out the original ten in the Bill of Rights that are effectively nullified by
this law. It doesn't stop there though. The 9th Amendment that
provides: "The enumeration in the Constitution, of certain rights, shall not
be construed to deny or disparage others retained by the people;" The
10th Amendment states: "The powers not delegated to the United States by
the Constitution, nor prohibited by it to the States, are preserved to the
States respectively, or to the people." Under the provisions of this piece
of Congressional handiwork neither the people nor the states are going to
have any rights or powers at all in many areas that once were theirs to
control.

I could write many more pages about this legislation, but I think you get
the idea. This is not about health care; it is about seizing power and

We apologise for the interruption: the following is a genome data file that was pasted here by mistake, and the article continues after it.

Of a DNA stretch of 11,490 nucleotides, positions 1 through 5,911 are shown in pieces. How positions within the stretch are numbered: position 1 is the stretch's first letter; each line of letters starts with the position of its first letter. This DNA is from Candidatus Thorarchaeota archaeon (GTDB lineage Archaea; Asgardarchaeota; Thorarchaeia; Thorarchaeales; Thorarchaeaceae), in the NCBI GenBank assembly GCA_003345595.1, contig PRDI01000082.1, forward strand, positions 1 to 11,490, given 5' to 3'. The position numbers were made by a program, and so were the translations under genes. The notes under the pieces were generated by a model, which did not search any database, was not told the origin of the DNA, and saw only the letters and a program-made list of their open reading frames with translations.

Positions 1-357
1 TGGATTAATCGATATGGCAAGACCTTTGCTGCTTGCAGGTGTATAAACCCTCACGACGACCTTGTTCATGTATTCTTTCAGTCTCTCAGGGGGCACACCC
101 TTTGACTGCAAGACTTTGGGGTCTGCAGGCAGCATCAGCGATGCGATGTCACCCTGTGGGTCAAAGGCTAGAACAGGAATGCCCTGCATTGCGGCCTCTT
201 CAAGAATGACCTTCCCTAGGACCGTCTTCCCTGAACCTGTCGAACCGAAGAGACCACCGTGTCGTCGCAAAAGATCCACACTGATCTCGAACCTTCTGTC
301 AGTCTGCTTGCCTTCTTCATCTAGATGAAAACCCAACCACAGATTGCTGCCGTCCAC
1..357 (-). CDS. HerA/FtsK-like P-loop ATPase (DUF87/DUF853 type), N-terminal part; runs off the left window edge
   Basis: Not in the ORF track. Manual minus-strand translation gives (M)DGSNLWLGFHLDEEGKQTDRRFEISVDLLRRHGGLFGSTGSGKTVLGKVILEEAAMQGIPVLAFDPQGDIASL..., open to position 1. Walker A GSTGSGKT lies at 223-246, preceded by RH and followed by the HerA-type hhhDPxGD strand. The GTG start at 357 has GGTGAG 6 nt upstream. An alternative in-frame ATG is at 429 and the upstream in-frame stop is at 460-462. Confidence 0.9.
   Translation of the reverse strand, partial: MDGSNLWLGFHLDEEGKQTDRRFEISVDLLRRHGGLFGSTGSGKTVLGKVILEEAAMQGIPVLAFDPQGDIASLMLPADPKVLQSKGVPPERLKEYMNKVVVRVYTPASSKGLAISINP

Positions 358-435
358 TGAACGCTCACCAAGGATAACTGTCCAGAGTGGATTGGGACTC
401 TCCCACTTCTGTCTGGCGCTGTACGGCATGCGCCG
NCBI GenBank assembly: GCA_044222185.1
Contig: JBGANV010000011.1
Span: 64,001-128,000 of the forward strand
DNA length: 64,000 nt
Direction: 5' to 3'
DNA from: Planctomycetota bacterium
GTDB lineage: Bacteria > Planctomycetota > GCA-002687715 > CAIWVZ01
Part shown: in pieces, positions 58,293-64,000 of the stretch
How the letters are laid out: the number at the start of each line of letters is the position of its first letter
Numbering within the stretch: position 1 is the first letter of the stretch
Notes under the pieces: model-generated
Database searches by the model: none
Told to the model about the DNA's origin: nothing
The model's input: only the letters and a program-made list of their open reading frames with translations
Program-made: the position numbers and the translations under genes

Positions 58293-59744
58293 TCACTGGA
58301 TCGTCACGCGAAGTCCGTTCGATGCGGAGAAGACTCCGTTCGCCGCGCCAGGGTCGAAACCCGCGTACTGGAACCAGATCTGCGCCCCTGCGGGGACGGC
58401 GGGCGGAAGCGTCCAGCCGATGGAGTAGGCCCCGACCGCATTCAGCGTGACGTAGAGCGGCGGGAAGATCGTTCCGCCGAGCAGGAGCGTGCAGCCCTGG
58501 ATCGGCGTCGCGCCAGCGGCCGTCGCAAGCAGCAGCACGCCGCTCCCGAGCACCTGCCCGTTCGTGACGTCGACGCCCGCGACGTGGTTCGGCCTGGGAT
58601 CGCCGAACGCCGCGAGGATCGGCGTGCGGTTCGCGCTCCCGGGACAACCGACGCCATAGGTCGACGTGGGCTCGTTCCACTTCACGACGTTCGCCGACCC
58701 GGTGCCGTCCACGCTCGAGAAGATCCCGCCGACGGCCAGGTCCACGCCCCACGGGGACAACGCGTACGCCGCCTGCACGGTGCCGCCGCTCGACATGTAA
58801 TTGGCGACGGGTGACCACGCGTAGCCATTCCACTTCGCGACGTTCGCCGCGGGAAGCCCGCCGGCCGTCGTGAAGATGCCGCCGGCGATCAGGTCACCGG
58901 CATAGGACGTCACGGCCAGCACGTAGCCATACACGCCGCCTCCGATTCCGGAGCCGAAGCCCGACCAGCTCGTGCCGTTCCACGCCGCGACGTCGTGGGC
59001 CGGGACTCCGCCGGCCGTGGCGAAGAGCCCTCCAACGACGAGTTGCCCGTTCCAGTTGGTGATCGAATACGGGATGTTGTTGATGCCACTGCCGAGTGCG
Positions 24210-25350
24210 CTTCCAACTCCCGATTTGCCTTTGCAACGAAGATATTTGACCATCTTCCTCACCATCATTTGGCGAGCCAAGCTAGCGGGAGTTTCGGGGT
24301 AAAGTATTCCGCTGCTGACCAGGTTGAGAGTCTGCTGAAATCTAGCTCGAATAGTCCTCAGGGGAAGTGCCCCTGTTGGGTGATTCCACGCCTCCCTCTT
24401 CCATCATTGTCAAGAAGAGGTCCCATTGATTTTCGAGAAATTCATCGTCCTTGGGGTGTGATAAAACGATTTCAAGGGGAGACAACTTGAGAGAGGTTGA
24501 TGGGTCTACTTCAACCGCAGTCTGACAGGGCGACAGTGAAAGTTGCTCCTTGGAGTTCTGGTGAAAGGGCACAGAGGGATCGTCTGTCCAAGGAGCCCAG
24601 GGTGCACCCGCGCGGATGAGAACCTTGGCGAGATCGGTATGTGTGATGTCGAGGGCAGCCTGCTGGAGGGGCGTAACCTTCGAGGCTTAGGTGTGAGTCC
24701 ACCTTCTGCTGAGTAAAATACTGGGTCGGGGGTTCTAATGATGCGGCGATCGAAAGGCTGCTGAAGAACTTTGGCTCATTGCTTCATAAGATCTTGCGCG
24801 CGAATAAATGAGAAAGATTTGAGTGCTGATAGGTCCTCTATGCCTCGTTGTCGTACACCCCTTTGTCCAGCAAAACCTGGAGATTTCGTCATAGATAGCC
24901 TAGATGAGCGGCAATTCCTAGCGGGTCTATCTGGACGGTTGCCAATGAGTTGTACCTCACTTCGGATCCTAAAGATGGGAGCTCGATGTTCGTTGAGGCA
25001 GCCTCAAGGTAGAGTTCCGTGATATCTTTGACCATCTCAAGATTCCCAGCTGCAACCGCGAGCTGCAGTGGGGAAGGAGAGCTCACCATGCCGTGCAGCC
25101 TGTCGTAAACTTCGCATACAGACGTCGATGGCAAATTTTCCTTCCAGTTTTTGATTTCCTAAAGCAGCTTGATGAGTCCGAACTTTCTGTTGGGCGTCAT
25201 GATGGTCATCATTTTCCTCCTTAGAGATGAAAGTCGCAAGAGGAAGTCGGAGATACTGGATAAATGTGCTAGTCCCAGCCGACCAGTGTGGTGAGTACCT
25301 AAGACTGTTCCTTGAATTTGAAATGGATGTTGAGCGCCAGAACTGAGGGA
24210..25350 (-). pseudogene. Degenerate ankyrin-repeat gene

limiting rights. Article 6 of the Constitution requires the members of both
houses of Congress to "be bound by oath or affirmation" to support the
Constitution. If I was a member of Congress I would not be able to vote for
this legislation or anything like it without feeling I was violating that
sacred oath or affirmation. If I voted for it anyway I would hope the
American people would hold me accountable.

For those who might doubt the nature of this threat I suggest they consult
the source. Here is a link to the Constitution:
http://www.archives.gov/exhibits/charters/constitution_transcript.html (http://www.archives.gov/exhibits/charters/constitution_transcript.html)

And another to the Bill of Rights:
http://www.archives.gov/exhibits/charters/bill_of_rights_transcript..html (http://www.archives.gov/exhibits/charters/bill_of_rights_transcript..html)

There you can see exactly what we are about to have taken from us.

Michael Connelly
Retired attorney,
Constitutional Law Instructor